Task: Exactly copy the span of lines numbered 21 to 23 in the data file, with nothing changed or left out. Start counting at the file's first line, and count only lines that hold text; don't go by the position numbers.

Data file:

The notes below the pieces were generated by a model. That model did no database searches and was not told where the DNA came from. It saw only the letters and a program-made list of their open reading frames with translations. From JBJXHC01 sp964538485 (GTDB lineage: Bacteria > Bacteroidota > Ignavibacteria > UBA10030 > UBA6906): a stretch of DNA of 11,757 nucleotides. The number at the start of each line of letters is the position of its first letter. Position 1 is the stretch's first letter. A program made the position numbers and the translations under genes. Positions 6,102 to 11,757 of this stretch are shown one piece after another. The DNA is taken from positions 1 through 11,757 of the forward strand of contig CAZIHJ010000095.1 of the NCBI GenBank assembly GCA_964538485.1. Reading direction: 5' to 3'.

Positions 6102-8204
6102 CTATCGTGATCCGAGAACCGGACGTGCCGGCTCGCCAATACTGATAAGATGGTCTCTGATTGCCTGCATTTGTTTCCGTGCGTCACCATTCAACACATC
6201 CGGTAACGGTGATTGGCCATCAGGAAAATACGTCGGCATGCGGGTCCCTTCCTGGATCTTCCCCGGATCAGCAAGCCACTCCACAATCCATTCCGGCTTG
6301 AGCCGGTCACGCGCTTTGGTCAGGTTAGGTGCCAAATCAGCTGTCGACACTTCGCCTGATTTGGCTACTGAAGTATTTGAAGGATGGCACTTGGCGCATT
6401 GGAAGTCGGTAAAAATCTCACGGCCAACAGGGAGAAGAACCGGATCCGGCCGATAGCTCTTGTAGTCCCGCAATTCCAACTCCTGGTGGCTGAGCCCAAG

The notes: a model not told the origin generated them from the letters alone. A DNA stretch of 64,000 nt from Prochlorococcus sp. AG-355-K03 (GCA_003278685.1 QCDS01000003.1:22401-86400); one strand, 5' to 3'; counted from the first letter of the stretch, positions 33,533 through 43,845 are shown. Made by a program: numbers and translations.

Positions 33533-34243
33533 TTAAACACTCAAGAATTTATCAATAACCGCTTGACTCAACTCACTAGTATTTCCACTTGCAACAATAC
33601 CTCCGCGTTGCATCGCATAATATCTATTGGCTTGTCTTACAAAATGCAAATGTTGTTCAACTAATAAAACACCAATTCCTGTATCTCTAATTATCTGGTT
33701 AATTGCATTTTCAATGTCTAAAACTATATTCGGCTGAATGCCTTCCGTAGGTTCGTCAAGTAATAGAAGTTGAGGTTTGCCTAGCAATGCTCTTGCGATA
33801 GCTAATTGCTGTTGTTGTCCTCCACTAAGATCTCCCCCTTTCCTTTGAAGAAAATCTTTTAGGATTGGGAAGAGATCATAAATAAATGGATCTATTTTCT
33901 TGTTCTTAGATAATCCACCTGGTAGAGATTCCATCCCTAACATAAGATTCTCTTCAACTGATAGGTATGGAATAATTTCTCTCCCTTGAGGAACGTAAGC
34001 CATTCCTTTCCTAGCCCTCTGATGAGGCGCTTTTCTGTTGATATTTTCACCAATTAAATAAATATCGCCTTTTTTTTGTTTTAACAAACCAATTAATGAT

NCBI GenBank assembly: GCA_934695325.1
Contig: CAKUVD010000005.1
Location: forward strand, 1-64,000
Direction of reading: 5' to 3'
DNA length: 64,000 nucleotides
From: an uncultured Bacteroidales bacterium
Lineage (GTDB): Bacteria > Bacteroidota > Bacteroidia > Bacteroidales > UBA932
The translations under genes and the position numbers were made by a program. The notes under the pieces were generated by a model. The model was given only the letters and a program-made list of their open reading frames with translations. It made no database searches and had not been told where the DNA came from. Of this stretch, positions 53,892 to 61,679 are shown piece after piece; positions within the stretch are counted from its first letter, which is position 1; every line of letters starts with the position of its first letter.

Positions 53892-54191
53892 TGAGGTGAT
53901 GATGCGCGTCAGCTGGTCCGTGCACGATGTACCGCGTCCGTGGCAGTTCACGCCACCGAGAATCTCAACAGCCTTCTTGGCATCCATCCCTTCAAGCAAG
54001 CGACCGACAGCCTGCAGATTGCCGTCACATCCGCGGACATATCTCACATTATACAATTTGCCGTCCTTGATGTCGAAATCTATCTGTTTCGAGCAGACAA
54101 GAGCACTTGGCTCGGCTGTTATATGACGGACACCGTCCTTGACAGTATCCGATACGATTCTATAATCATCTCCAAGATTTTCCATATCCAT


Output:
Lineage (GTDB): Bacteria > Bacteroidota > Bacteroidia > Bacteroidales > UBA932
The translations under genes and the position numbers were made by a program. The notes under the pieces were generated by a model. The model was given only the letters and a program-made list of their open reading frames with translations. It made no database searches and had not been told where the DNA came from. Of this stretch, positions 53,892 to 61,679 are shown piece after piece; positions within the stretch are counted from its first letter, which is position 1; every line of letters starts with the position of its first letter.

Positions 53892-54191